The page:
As time goes by, the web is turning out to be as big a source of misinformation as actual word of mouth - no, its not true as far as I'm aware. In fact, I have, in the past, clipped off the tips on mine if they've developed what looks like a spike on the tip of the leaves. Although the 'spike' or point looks like a thorn, it isn't, its quite soft, but might ...


4

From the image, I can tell you, it is still doing okay. Secondly, I think you are doing everything you are supposed to, for now. Just like us, plants also need time to heal. I'd recommend some compost or moss on the top to let more of the stem not be showing it is the way now. This is just something I do, and has worked to keep plants warm, retain ...


4

I am going to take a stab at this one. I don't think this is pest induced, but rather the longer term effects of mechanical damage. A leaf getting folded, brushed up against too many times, or the slightest of breezes making the leave rub against something else. Being the end of winter, there hasn't been much new growth and this tropical plant has just been ...


4

That is cold damage. It was too cold outside for your plant, and the cold damaged the cells (by expansion > rupture). That looks like a peace lily. Here's a good article on cold damage in peace lilies. From that article: a study by members of the University of Florida's Environmental Horticulture department showed that peace lily can be damaged by ...


4

Ouch! What an investment you've made. I am sorry. All but the totally green ones will not make it. What kind of soil is in your terraced beds? What is your irrigation schedule? What did you use for fertilizer, soil ammendments? What is the orientation of these beds. Did you buy these in pots or b&b? Let us help you to not make this mistake again. ...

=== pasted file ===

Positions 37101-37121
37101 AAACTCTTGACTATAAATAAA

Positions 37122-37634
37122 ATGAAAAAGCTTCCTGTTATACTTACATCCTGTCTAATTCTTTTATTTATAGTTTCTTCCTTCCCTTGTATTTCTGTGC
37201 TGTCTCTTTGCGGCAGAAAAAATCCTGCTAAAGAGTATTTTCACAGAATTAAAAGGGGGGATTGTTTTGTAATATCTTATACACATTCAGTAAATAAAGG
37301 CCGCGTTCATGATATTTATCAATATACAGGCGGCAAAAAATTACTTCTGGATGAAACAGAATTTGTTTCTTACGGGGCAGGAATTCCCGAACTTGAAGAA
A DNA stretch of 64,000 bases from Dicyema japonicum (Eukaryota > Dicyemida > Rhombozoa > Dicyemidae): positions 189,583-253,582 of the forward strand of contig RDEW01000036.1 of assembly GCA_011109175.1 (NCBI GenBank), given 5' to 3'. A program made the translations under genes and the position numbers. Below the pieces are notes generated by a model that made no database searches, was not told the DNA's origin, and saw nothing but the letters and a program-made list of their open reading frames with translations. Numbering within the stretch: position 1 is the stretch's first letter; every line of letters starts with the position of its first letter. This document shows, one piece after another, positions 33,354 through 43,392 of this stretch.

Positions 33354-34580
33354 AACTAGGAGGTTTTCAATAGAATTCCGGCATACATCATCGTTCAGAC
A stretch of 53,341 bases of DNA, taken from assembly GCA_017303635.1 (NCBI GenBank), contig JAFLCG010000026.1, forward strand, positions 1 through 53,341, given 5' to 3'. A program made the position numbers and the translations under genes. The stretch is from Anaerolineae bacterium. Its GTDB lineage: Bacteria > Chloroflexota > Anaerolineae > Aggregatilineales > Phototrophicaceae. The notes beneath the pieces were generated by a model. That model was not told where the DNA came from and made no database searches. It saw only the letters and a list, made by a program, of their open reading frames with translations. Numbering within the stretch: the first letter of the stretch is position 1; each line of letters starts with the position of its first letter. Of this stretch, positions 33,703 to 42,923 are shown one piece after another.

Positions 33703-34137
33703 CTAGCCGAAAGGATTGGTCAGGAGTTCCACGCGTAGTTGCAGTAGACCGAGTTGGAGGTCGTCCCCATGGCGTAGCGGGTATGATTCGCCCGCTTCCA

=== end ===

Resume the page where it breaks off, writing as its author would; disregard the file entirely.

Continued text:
4

These yews are going to be fine. Cut any broken branches back to a healthy main stem. Lop off ends to relieve weight. Not a great idea to use twine at this stage as that would act like a cast on one's arm, atrophying and weakening the branch. When pruning for a hedge, I am assuming this is what you are trying to accomplish, keep the top narrower than the ...


4

No, those leaves will all drop off. That is the beauty of being a deciduous tree! Leaves are the most vulnerable, roots a step up but buried in the ground (not a pot) protects them and then the stem/branches that have a thick epidermis and dormancy that slows the vascular system down to a crawl. Dormancy means the plant is done making its own food for the ...


4

Do you have a photo? It always helps us to look at photos. I will answer generically for now. Aloes are sturdy, hardy plants. You have it in water, but don't leave it there for too long. Get good draining soil and plant it, mulch, and set the plant against bright, indirect light till the plant heals. Do not feed the plant. Let it get roots and start ...


3

Snip the unrecovered, bent stems out as close to the base of the plant, just above the soil level, as you can get without damaging any of the other stems. Keep it fed and watered and it should produce new growth without any problem. And maybe get someone else to look after your plant when you're next away from home!